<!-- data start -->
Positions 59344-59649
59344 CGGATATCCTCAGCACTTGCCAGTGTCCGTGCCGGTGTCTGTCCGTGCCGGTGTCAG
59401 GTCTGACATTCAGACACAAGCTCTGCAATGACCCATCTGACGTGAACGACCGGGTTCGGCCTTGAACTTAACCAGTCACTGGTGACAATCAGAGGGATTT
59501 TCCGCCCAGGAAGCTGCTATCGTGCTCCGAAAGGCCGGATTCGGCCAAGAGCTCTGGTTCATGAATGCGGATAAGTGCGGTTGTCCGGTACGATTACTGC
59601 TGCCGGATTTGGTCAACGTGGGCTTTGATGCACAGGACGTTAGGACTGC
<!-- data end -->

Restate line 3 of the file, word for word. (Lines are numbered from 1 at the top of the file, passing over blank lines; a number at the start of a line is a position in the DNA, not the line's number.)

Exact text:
59401 GTCTGACATTCAGACACAAGCTCTGCAATGACCCATCTGACGTGAACGACCGGGTTCGGCCTTGAACTTAACCAGTCACTGGTGACAATCAGAGGGATTT